14. @Ethan: I think New Delhi is a district of Delhi. It was a citadel created to house the government of India. Each country has its own way of organising cities, territories, counties, etc. so it’s hard to compare one situation with another.

    Anyway, how many people actually know the difference between Delhi and New Delhi? Not many. Most people use them interchangeably. It illustrates perfectly the confusion where two adjacent places have similar names.

    @Nongandwong: I won’t go into details of the advantages of pinyin, given that this entire website is dedicated to just that. All I will say is that it isn’t supposed to be a system of Anglicisation. Try to pronounce a Spanish name containing many of those letters you mention: I certainly wouldn’t have a clue how to pronounce them. Why should Chinese have to conform to English pronunciation any more than any other language?

  15. Another example:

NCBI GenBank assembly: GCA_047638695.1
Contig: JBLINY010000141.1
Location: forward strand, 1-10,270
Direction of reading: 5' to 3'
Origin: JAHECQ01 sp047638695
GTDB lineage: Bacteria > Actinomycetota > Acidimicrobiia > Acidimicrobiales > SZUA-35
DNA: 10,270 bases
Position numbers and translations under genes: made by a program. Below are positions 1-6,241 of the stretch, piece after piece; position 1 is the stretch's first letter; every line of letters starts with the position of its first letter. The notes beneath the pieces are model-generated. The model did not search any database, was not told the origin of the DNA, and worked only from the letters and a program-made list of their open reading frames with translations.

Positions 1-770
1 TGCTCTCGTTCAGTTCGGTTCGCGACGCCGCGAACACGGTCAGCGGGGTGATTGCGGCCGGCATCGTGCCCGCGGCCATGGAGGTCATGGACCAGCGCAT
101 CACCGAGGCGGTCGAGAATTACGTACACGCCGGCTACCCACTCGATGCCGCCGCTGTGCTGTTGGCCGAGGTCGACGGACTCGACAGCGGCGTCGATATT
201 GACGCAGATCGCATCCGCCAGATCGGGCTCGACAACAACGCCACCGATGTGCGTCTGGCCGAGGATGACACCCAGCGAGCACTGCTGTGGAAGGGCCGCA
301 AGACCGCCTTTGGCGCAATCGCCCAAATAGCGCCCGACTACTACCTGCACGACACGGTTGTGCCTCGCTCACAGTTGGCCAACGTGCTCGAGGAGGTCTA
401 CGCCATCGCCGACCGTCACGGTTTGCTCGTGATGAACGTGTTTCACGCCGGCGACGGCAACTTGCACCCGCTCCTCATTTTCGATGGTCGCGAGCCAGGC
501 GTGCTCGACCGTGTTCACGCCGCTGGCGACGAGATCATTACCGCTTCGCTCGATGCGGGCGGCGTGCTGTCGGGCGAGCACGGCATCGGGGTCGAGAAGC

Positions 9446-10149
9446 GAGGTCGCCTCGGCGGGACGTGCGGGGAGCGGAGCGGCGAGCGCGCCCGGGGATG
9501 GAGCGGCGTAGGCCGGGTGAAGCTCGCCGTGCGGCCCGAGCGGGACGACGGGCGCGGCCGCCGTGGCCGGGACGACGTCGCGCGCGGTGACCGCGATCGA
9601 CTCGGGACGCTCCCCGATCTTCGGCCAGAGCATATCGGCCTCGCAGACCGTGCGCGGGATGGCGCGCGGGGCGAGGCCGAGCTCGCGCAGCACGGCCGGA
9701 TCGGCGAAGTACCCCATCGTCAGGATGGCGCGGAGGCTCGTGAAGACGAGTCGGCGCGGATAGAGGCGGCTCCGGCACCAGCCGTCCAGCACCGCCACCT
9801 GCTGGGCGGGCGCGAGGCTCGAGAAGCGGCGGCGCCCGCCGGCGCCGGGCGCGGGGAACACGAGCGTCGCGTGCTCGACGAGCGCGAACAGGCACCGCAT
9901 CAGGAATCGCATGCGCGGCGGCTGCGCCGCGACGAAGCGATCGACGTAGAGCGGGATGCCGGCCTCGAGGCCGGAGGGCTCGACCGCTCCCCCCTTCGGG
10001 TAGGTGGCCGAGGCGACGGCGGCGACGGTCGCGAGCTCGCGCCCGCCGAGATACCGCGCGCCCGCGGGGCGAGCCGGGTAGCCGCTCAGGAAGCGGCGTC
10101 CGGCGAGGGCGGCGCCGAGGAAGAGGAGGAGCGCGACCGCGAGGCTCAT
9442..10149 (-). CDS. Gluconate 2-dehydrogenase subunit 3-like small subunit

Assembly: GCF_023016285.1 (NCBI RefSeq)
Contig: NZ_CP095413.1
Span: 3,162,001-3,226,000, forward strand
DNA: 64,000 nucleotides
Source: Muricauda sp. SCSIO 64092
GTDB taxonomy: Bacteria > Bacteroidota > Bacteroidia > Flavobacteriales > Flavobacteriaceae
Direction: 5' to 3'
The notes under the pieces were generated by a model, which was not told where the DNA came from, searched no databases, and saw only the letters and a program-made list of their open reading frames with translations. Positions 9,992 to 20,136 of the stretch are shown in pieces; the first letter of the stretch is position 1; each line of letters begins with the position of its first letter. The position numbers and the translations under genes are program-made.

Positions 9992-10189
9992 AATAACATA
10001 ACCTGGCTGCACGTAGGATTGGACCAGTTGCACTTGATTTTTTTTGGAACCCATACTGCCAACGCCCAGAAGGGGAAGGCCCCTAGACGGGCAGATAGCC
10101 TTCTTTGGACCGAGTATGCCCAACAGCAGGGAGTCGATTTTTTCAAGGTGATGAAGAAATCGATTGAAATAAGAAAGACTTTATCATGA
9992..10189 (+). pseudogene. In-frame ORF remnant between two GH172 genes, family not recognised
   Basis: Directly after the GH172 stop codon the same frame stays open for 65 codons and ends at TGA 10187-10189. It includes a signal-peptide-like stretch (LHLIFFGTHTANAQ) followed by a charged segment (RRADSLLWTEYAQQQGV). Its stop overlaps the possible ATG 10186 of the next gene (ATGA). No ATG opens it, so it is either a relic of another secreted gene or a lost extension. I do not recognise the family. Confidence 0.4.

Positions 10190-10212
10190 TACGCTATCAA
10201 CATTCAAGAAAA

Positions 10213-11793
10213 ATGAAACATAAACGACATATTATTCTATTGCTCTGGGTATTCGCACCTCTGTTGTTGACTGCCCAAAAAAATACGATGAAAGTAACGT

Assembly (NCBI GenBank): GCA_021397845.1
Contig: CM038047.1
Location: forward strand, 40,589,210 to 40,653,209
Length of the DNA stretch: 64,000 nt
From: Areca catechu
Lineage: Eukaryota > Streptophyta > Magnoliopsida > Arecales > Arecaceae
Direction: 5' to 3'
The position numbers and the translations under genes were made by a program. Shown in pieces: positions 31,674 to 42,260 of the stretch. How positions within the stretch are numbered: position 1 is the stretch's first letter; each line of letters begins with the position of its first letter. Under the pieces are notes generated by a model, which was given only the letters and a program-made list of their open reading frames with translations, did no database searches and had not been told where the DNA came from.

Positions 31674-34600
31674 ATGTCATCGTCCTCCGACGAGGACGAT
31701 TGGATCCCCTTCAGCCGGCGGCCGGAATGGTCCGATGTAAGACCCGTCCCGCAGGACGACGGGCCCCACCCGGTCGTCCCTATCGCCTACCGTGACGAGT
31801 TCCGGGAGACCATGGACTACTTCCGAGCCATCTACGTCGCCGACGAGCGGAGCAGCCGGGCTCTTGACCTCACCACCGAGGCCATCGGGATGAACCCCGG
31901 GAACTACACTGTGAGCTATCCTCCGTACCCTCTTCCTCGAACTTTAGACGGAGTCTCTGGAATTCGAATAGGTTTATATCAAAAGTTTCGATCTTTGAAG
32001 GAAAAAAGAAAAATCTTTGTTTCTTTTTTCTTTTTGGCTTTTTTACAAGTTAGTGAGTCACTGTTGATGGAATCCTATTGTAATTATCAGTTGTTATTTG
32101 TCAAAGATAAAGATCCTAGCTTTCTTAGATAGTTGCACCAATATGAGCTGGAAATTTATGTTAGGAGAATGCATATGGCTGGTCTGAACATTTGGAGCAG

If there can be a place named Xinbeitou Station (????), why can’t ??? be Xinbei City? It is not fair if it can’t be named Xinbei.

  16. Thanks for the update, Meow. So now Zhou Xiwei (Chou Hsi-wei), the current Taipei County magistrate, says that he likes “Greater Taipei City.” Ugh. Awful, awful, awful. “Greater Taipei” already means something in English, i.e. the city proper and adjoining densely populated areas such as Banqiao, Zhonghe, Yonghe, and Xindian. But it certainly wouldn’t be correct to call, say, Jiufen part of “greater Taipei”, though Zhou would call it part of “Greater Taipei.”

    Also, this still would not do anything to solve what I think is one of the main problems: the fact that the Mandarin and so-called English names are fundamentally different. As Jonathan noted above, “New Taipei City” isn’t a straight translation of X?nb?i Shì. I hope it’s not too much to expect that at least we can all agree that “New Northern City” wouldn’t be a great choice for the new English name. To get “New Taipei City” they’d have to be using “X?n Táib?i Shì” in Mandarin, which, though it would get rid of some the problem of fundamentally different names, would certainly not help the problem of potential confusion.

    This is starting to give me a headache.